First is "The Phantom of the Opera" by Al Hewetson (story) and Jesus Duran (art). Having never actually seen the movie Phantom of the Opera, I am not sure how faithful an adaption this is. Raoul and his girlfriend Christine attend the Opera where the titular phantom has dressed up as death, from Edgar Allen Poe's Masque of the Red Death. As Christine practices singing, Raoul hears the voice of the madman and fears for her. Soon after he proposes to her (this part of the story is quite confusing as she refuses to ever marry on one page yet seems to accept a proposal a page later). Christine tells Raoul of how the phantom had actually captured her and after she unmasks him, demanded she take his hand in marriage. The day Raoul and Christine plan to elope, he finds out from The Persian, another man at the opera that the Phantom has captured Christine. Raoul and the Persian search for and eventually find them, with the Phantom demanding Christine marry him or he will kill all the guests. The Phantom then plans to drown Raoul and the Persian, escaping with Christine, yet she threatens to kill herself unless he save the two of them, which the Phantom does. As the story ends we find that he died soon after. Duran's art as usual is pretty good here (reminding me at times of Esteban Maroto in fact), but the lengthy story is quite confusing to me, especially with character motivations of Christine and the Phantom. Perhaps it would have helped if I was more familiar with the source material.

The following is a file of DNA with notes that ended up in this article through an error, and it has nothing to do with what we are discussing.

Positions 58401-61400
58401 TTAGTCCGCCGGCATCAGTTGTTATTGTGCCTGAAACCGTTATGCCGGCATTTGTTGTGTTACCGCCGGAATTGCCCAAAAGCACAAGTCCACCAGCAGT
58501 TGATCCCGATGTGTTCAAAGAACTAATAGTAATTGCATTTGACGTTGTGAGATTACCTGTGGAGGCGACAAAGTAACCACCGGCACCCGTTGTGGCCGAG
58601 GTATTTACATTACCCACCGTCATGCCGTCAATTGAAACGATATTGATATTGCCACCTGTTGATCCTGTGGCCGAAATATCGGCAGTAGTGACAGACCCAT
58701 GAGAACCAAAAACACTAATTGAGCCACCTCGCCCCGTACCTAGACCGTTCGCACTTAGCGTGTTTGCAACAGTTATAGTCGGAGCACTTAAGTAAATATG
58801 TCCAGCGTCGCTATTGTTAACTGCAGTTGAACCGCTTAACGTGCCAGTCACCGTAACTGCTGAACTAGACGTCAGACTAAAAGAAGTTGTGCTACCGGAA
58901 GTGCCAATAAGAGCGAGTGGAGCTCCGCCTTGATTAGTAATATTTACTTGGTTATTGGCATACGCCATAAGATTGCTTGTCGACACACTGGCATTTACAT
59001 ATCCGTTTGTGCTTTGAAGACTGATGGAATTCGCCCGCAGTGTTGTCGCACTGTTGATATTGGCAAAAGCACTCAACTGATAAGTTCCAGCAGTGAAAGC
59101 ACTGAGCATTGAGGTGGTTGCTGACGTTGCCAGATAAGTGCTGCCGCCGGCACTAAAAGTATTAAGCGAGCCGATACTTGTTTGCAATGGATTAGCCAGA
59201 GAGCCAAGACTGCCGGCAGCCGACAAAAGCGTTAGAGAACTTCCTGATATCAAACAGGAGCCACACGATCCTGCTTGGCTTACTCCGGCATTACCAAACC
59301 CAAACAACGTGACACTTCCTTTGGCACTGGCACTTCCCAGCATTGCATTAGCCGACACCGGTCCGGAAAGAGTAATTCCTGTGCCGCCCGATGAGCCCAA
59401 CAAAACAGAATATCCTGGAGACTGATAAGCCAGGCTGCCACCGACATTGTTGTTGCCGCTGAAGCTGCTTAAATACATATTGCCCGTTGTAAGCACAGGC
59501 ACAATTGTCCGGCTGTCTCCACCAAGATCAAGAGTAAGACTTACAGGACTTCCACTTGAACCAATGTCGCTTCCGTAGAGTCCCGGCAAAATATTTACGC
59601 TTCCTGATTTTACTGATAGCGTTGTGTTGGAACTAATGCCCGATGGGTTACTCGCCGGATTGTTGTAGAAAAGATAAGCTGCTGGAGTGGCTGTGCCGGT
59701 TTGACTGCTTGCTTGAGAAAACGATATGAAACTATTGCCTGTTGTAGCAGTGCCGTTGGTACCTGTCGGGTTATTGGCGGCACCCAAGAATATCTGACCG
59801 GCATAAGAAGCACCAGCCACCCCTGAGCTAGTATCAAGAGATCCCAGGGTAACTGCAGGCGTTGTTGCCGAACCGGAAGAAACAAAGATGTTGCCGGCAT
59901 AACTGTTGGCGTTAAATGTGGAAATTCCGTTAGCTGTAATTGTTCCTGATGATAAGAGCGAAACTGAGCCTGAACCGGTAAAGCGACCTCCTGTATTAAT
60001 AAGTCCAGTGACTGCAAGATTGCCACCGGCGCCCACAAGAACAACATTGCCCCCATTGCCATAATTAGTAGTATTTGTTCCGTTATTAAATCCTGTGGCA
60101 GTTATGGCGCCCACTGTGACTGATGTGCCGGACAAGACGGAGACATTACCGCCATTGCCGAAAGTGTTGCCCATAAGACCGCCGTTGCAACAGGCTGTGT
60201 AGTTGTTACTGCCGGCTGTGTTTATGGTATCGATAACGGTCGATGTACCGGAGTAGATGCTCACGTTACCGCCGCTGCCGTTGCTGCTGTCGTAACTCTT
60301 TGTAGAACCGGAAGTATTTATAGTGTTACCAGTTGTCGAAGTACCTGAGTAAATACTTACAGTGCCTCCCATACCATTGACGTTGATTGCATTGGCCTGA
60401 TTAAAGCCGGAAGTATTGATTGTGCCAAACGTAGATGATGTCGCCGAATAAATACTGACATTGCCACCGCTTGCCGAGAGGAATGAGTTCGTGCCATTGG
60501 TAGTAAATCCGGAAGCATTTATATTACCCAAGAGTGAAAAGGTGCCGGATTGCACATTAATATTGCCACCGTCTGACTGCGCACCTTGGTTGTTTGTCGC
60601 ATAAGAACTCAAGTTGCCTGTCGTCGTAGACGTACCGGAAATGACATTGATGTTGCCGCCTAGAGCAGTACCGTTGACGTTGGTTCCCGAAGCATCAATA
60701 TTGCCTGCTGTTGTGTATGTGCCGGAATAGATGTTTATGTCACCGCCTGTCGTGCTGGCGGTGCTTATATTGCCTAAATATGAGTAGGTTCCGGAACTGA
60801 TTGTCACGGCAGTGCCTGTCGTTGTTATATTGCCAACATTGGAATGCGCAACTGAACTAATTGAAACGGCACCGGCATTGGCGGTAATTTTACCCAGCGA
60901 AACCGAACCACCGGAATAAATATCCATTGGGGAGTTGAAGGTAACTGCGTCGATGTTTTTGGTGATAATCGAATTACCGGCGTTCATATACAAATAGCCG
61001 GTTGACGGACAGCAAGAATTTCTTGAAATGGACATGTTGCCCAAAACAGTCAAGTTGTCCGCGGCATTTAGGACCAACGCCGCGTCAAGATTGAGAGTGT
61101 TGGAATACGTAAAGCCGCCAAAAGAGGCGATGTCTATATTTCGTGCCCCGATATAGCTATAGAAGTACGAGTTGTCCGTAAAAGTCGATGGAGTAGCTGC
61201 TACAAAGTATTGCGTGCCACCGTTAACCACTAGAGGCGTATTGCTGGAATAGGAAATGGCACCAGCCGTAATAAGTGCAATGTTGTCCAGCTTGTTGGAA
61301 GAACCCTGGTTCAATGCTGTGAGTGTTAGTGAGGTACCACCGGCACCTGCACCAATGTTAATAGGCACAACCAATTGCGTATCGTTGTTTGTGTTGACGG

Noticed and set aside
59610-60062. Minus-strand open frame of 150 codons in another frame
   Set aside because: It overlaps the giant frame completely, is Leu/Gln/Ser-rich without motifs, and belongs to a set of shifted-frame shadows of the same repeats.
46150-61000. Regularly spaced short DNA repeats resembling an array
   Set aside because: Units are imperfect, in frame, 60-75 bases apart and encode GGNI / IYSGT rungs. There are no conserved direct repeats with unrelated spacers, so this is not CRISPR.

|"Phantom of the Opera"|
Third is "The Fall of the House of Usher", an adaption of the Edgar Allen Poe story by Al Hewetson, with art by Maro Nava. Our protagonist goes to visit his friend Roderick Usher, who lives in a gothic mansion and appears stricken by some wretched illness that makes him look quite decrepit. We also meet Roderick's ill sister Madeline, who looks as sick as he does. Eventually our protagonist is told that Madeline has died and he leaves her in a vault, wanting to wait to entomb her as is the family tradition. Later as a storm rages, we find that Madeline has not in fact died, she walks before them and collapses upon Roderick, killing them both. Our protagonist flees as the entire mansion collapses. This is a decent adaption of the Poe story, although Nava's story can be a bit too cartoonish at times for the characters. We've got at least one panel in this story with a Rafael Auraleon swipe (a commonly appearing artist for Warren).
|Auraleon swipe in "The Fall of the House of Usher"|
|Page length panel in "The Tale of Another"|